I was in a grumpy mood to start with.
Just the day before I’d been here to buy myself a comfy pair of slippers – just £7 from Primark, if you care for the detail – only to find that things didn’t feel quite right when I got home and started to wear them. My left foot appeared to have grown. I puzzled over this mystery for hours, moving from living room to kitchen to office, first grimacing, then hobbling, until I thought to consult the figures embossed into the soles – to discover I’d come home with a size 8 left and a size 9 right.
Two consecutive days spent in a shopping centre should come with a special health warning, much like consecutive days of binge drinking.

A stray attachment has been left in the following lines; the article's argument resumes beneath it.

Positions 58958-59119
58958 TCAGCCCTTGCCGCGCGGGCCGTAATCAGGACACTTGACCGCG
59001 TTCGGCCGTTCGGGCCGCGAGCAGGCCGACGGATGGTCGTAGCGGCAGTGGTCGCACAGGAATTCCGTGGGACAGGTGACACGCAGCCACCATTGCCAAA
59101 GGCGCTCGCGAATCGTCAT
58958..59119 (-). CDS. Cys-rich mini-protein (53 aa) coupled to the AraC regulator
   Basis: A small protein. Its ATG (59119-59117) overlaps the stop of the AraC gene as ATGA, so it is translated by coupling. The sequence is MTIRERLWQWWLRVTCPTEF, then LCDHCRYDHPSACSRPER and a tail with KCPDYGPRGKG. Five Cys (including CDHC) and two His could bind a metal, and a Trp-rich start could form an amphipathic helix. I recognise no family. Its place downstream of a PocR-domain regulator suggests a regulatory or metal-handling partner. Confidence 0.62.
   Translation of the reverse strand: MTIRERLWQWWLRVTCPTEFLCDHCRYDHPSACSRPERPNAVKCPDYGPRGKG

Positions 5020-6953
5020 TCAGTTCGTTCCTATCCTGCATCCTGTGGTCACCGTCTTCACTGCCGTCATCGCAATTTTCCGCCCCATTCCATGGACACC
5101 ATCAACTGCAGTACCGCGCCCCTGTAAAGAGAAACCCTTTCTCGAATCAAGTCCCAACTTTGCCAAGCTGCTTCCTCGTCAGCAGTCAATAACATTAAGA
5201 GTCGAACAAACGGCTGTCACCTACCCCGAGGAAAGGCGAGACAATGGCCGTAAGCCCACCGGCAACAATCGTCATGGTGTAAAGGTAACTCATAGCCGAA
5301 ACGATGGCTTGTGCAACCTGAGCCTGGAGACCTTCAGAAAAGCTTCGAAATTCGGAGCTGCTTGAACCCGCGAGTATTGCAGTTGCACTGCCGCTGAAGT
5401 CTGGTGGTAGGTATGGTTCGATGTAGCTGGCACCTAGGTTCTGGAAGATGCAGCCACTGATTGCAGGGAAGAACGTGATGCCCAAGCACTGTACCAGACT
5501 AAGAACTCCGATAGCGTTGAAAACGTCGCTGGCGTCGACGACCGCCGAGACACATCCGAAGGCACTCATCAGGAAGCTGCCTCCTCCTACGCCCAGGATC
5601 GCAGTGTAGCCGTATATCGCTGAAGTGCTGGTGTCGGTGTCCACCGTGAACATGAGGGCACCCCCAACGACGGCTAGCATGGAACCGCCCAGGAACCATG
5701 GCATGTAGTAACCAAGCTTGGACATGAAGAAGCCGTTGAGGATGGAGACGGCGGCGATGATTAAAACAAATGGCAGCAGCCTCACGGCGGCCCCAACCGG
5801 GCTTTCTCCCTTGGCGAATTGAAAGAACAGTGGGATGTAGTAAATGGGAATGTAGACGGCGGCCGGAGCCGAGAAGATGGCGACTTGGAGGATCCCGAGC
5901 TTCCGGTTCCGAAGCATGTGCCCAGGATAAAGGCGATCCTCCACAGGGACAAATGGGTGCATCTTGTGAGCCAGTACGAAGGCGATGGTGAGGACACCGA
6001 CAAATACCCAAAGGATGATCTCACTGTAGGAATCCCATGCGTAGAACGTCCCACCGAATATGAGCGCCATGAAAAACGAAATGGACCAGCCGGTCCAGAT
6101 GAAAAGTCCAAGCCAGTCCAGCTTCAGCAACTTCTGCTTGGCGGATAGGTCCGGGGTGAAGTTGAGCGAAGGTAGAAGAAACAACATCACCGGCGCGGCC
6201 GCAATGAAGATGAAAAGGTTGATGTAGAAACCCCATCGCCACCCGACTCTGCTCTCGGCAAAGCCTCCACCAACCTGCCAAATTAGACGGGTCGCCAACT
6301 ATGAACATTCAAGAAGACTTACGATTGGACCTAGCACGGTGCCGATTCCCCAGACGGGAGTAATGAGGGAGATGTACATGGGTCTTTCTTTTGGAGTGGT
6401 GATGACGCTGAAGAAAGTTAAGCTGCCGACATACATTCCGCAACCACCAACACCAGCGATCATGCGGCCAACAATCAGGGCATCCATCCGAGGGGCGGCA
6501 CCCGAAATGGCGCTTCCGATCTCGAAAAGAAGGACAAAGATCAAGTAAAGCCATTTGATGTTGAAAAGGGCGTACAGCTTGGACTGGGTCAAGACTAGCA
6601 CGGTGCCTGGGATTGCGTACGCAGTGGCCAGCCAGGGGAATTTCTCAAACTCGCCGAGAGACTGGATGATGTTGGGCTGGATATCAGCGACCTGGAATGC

I lost count of the number of apostrophe-free “mens” and “womens” departments I spotted in shops.
And then on the way to Primark for an exchange, I walked past this, in BHS’s window.
There is plenty to object to here, especially so when five of your toes still ache and you could be at home with your feet up in comfortable footwear writing letters of complaint to the head offices of bargain retailers.
There’s no verb in the second sentence.
I’m even narked by the ellipsis, even though I use them inappropriately myself all the time …
And then there’s the ‘everyday’, which leads me to my point – much to your relief, I expect.
“Every day” – two words – is what the writer should have used here. The rule is a simple one. If you can comfortably substitute “every” with “each” you need two words – because “eachday” looks and is wrong, and so “everyday” would be wrong.
“Everyday” means “ordinary” or “common” or “mundane”.
Thank you for reading. Feet now happy and grumpiness eased.